The Leavenworth Way of War

History Discussion at CGSC

The Naval Air Force?

During the years 1919 to 1941 Naval Aviation carved out a place for itself in the Navy by being a member of the battleship team.  Naval aviation supported the battleship-centric fleet by finding the enemy fleet, fixing and harassing the enemy fleet through air attack, and defending the fleet from enemy air.  WWII forced navies around the world to recognize that airpower at sea had become the dominant capability of naval forces.  As a result, the aircraft carrier became the center of naval strategy, operations, tactics and force development.   However, the rise of the aircraft carrier in the US miltiary during WWII occured in an enviroment in which a US Air Force did not exist.  How did the absence of a US Air Force help the development of Naval Aviation in the US in the interwar years?

The first clash between the US Air Force and Naval Aviation over roles, missions, and most importantly, budget, occured after the draw-down of the US miltiary after WWII and was known as the “Revolt of the Admirals.”  Are we destined for another revolt of the Admirals?  What is the core capability of Naval Aviation today and is it worth the cost in the budget of maintaining a fleet built around aircraft carriers?  What does the aircraft carrier provide the US military that is unique and different from what the Air Force is capable of?  Should todays US Navy be built around a unique naval capability such as the submarine, rather than the aircraft carrier which seems to perform a similar role as the US Air Force?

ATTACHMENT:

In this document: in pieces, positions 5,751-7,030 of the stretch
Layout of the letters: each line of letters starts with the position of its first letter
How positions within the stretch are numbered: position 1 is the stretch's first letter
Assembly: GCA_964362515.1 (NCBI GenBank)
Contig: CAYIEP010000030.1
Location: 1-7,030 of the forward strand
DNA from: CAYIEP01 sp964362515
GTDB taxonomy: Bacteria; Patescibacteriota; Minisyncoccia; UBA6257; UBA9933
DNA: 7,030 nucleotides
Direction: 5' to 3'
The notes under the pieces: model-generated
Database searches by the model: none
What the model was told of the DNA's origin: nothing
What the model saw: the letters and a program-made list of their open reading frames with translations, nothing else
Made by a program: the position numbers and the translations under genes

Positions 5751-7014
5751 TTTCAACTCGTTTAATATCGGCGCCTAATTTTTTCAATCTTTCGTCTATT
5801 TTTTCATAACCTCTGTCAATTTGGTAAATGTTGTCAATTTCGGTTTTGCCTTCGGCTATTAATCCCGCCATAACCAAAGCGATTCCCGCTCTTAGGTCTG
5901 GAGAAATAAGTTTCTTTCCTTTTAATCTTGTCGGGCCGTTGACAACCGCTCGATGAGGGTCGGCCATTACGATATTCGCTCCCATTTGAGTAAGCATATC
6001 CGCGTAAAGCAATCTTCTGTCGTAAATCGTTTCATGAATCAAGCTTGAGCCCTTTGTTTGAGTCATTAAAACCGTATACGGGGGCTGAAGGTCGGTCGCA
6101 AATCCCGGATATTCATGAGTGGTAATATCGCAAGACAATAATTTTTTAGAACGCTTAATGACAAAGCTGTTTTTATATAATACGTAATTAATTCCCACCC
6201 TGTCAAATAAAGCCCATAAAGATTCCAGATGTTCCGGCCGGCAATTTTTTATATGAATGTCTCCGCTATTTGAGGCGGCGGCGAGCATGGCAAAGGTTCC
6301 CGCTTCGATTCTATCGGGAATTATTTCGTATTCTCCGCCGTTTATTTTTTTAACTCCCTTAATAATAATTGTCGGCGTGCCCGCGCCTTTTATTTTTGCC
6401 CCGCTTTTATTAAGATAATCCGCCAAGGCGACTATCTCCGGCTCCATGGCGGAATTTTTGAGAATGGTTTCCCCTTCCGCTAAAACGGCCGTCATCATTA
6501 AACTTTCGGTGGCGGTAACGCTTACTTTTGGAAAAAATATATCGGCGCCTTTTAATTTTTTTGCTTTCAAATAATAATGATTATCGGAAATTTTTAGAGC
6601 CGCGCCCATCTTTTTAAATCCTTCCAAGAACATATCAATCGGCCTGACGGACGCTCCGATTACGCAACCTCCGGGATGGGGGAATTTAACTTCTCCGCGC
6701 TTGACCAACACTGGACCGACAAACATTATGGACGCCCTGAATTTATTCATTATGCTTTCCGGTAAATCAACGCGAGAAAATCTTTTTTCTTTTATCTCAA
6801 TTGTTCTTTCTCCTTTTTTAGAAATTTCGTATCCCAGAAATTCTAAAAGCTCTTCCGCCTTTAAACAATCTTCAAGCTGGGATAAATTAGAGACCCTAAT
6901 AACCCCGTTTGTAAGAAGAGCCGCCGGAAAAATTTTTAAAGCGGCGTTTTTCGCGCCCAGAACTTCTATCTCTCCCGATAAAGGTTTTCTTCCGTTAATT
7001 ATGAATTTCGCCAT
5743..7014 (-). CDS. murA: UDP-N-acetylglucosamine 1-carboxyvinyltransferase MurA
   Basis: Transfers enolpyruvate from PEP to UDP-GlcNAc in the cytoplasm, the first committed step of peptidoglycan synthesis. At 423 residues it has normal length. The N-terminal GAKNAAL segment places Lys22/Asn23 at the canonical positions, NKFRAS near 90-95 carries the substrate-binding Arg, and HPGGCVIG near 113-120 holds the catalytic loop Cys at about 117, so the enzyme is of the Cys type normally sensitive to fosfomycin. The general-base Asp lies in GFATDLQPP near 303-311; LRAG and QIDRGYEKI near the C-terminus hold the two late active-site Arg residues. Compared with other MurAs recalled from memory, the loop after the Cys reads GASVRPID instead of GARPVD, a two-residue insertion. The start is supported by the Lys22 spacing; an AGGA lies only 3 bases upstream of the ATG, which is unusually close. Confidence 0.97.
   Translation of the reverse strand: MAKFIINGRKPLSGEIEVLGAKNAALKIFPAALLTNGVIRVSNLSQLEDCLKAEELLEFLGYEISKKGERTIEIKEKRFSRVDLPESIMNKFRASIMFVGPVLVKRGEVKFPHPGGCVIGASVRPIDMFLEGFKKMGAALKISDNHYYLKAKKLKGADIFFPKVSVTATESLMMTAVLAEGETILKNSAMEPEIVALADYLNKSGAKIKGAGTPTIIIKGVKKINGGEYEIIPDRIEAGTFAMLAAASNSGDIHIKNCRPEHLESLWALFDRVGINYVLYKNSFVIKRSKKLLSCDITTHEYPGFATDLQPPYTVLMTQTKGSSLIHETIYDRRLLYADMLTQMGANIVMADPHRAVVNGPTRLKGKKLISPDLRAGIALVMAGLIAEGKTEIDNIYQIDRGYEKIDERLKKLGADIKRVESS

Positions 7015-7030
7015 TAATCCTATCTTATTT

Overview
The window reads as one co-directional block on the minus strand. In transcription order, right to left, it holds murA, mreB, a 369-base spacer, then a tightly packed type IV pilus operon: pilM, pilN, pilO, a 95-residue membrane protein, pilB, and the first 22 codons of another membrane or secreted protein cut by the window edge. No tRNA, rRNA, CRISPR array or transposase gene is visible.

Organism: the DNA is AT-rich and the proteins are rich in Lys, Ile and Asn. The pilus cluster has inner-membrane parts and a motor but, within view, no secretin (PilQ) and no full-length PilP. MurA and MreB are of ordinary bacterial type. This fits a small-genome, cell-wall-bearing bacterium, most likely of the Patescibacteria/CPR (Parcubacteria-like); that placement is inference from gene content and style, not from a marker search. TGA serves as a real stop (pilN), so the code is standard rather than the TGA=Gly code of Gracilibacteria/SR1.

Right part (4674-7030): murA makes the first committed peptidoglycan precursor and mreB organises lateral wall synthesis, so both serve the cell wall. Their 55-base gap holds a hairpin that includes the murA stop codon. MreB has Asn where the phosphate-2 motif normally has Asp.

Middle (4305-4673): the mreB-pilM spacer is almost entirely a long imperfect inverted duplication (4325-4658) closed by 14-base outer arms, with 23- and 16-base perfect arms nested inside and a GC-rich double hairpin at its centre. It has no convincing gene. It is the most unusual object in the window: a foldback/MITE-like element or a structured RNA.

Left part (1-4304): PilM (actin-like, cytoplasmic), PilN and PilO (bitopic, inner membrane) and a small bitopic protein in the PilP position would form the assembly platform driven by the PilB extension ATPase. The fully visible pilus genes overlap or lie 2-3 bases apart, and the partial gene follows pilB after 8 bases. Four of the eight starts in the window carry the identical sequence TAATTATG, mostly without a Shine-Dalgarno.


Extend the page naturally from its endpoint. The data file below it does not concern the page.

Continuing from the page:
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January 14, 2015 - Posted by | H200, military history, Professional Military Education | , , , , , , , , , , , ,

1 Comment »

  1. The roles of the Naval Air Power and USAF are complimentary, not redundant. Making a valid case for the demise of either is difficult, if not ludicrous. Collectively, they offer options. Individually, the USN affords strategic reach, flexibility, regional presence with out the commitment of land forces or land-based aircraft. Additionally, the USN can disperse and relocate in the threat of nuclear strike. Aside from nuclear weapons, the aircraft carrier group offers the world the most devastating weapon, both physically and psychologically. The USAF, as capable as they may be, just does not have the deterrence impact of a carrier group.

    Although I prefer the mantra of ‘having it and not needing it’ I don’t think a “revolt of the admirals” is likely. If the carrier capability is reduced, their will be concern. However, as I understand it, our nearest near-peer competitor just recently put to sea their first ‘certified used’ aircraft carrier. With that, I believe those in a position to lead a “revolt” (beyond typical and inevitable political bantering and jockeying about any decision the other party makes) are smart enough to realize the security of our conventional advantages.

    Comment by g.c. redford | February 17, 2015


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